1 Oct 2006 01:13

### lambda boost::array operator[] error

Hi All,

Please take a look these two similar set of statements. One uses vector,
the other boost::array :

/**/

using std::vector;
using boost::array;
using std::for_each;
using boost::lambda::_1;

// This one compiles:
typedef vector<int> Vector;
Vector v(2);
vector<Vector> vv(5,v);
for_each( vv.begin(), vv.end(), (_1[0]=10, _1[1]=9) );

// This one doesn't:
typedef array<int,2> Array;
vector<Array> va(5);
for_each( va.begin(), va.end(), (_1[0]=10, _1[1]=9) );

/**/

With MSVC 7.1, I get:
=====
d:\boost\include\boost-1_33_1\boost\lambda\detail\operator_lambda_func_base.hpp(237):
error C2679: binary '=' : no operator found which takes a right-hand
operand of type 'const boost::tuples::cons<HT,TT>::stored_head_type' (or


1 Oct 2006 01:57

### Re: lambda boost::array operator[] error

The return type deduction mechanism of boost lambda does not
recognize boost::array, and does not know what the return type
of the subscription mechanism is:

Try:

ret<int&>(_1[0]) = 10, ret<int&>(_1[1]=9 )

(I didn't, but hopefully you get the idea).

Jaakko

On Sep 30, 2006, at 6:13 PM, Levent Yilmaz wrote:

> Hi All,
>
>
> Please take a look these two similar set of statements. One uses
> vector,
> the other boost::array :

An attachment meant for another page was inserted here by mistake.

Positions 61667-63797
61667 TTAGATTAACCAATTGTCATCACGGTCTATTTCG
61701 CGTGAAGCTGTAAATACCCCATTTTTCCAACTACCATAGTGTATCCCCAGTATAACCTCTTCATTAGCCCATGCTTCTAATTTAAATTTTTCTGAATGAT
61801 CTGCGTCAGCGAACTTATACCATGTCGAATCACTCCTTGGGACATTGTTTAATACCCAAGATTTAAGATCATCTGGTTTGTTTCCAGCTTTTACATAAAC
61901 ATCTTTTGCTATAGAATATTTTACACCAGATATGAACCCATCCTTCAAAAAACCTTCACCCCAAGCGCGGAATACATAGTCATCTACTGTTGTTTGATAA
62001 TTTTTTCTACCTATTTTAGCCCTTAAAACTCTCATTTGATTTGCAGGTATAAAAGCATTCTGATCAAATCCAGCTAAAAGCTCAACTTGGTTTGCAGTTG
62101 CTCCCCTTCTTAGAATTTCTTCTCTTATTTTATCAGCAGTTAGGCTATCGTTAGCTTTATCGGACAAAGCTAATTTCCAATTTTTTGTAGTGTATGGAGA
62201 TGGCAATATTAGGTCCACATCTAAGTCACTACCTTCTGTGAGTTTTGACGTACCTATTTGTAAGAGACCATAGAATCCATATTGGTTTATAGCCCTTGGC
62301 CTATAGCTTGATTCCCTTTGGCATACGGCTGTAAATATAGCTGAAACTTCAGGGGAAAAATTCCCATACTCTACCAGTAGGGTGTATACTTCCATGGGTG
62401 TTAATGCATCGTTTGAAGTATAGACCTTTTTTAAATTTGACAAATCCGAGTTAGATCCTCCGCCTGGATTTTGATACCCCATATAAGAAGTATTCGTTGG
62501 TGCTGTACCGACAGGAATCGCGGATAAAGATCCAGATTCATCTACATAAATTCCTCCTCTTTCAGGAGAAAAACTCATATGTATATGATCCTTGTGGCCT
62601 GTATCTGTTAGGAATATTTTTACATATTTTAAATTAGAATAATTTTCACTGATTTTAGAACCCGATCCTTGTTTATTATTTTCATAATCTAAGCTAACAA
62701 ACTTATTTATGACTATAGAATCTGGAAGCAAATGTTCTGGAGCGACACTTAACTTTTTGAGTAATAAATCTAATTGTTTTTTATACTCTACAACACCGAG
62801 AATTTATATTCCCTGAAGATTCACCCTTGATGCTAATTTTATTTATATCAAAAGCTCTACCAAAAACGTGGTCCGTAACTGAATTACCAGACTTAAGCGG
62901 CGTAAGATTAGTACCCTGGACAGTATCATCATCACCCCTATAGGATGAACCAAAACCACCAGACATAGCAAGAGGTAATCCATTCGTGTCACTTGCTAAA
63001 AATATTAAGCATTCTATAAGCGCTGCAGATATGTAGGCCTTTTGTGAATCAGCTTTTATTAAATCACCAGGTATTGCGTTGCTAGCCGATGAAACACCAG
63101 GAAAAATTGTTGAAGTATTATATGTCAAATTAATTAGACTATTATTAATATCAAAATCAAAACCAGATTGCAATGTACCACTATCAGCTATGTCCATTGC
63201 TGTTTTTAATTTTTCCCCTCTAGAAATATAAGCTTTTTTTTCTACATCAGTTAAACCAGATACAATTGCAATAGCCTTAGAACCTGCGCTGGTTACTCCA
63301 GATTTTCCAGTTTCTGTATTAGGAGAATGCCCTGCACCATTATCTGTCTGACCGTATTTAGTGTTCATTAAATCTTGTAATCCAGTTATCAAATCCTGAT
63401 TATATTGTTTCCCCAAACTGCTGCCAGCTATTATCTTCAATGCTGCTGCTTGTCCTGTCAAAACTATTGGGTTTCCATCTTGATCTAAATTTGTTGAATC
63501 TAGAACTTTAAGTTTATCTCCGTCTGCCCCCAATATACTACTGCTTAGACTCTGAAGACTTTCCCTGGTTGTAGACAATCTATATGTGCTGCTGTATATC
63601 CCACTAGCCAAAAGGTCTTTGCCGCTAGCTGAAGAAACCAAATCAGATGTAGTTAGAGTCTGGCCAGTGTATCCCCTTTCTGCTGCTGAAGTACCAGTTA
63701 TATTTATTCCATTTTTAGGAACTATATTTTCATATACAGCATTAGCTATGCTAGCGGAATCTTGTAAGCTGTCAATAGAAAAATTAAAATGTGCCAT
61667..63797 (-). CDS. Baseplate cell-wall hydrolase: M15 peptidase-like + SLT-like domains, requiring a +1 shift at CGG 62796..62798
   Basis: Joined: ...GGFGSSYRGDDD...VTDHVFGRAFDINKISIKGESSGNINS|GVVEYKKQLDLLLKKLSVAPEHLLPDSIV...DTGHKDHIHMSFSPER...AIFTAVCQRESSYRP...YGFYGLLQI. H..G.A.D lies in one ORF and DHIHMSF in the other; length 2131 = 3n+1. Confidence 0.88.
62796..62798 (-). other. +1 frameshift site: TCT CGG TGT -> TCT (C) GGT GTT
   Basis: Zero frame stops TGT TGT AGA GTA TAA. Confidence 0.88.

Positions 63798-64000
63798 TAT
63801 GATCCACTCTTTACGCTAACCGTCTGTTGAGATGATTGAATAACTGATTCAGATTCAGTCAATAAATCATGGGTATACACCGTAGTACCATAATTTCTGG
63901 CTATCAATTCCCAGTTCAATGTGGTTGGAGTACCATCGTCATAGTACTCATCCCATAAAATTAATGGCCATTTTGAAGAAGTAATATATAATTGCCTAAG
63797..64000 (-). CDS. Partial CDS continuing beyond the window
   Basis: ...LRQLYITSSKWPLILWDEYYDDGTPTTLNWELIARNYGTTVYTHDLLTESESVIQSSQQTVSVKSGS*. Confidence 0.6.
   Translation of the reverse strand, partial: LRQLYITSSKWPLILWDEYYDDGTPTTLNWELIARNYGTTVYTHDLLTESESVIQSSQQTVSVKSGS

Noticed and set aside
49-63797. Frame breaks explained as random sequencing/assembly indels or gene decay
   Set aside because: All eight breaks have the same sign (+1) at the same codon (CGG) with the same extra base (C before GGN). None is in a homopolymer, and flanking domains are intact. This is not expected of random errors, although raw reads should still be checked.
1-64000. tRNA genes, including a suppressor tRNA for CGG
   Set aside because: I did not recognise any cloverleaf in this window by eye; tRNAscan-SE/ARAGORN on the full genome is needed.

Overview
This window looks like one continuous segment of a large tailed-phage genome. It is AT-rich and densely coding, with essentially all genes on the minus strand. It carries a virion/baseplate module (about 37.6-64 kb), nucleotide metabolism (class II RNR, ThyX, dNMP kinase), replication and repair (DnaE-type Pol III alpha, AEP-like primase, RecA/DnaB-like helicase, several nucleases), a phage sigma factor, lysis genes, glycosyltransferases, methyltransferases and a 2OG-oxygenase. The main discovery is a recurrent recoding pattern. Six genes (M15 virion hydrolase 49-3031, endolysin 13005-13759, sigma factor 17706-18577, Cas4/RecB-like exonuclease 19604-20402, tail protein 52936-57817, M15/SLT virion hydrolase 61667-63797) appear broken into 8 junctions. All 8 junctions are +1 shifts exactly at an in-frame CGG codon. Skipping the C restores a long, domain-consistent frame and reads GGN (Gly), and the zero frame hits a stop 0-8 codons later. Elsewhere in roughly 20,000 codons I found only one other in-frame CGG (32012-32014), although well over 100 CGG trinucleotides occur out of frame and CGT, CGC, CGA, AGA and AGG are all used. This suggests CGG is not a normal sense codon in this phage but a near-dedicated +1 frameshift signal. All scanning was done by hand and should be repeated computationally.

>
> /**/
>
> using std::vector;
> using boost::array;
> using std::for_each;
> using boost::lambda::_1;
>
> // This one compiles:
> typedef vector<int> Vector;


1 Oct 2006 13:41

### [spirit] 1.8.4 release candidate + roadmap

Hi Y'all

Historically, Spirit had its own release cycle. Spirit 1.8.4 will
be released in the next few days. You can get a beta snapshot
here:

http://spirit.sourceforge.net/dl_more/spirit-1.8.4.beta1.zip
http://spirit.sourceforge.net/dl_more/spirit-1.8.4.beta1.tar.gz

These betas are provided to make sure that all is ok. We
appreciate feedback and reporting of problems encountered.
We'd like to make sure that the packages are in perfect shape
before we do the final release.

* Spirit 1.8.4 release

* Soon after the release of Spirit 1.8.4, Spirit 1.8.5
will follow. Spirit 1.8.5 is the bridge to Spirit-2.
Spirit 1.8.5 integrates Fusion2 and Phoenix2. It is already
in the final stages of development. Spirit 1.8.5 is not 100%
backward compatible to Spirit 1.8.4. We shall provide some
documents to make the transition as smooth as possible. The
difference is minimal. Hopefully, 1.8.5 (and subsequent releases)
will ease the transition to 2.0.

* Development of Spirit-2 shall proceed parallel to Spirit 1.8.5++.



1 Oct 2006 14:21

### Re: [BGL] Boost poor performance (against LEDA)

"Leandro Melo" <ltcmelo <at> gmail.com> writes:

> Hi.
> First of all, I'd like to apologize because I've not carried out my
> tests correctly.
>
> I had some optimization configurations not set correctly. So, this
> invalidates all tests I made. So, please ignore everything I said
>
> Anyway, if anyone has a comment about the topic it's still welcome.
> I'm gonna have to redo all tests. And I'm pretty sure that I'm gonna
> have better results for Boost. But I still have some surprises, I'll
> come back to this subject later on the list.
>
> Thank you again and sorry for the inconvinience.

You should probably know that although graph construction should be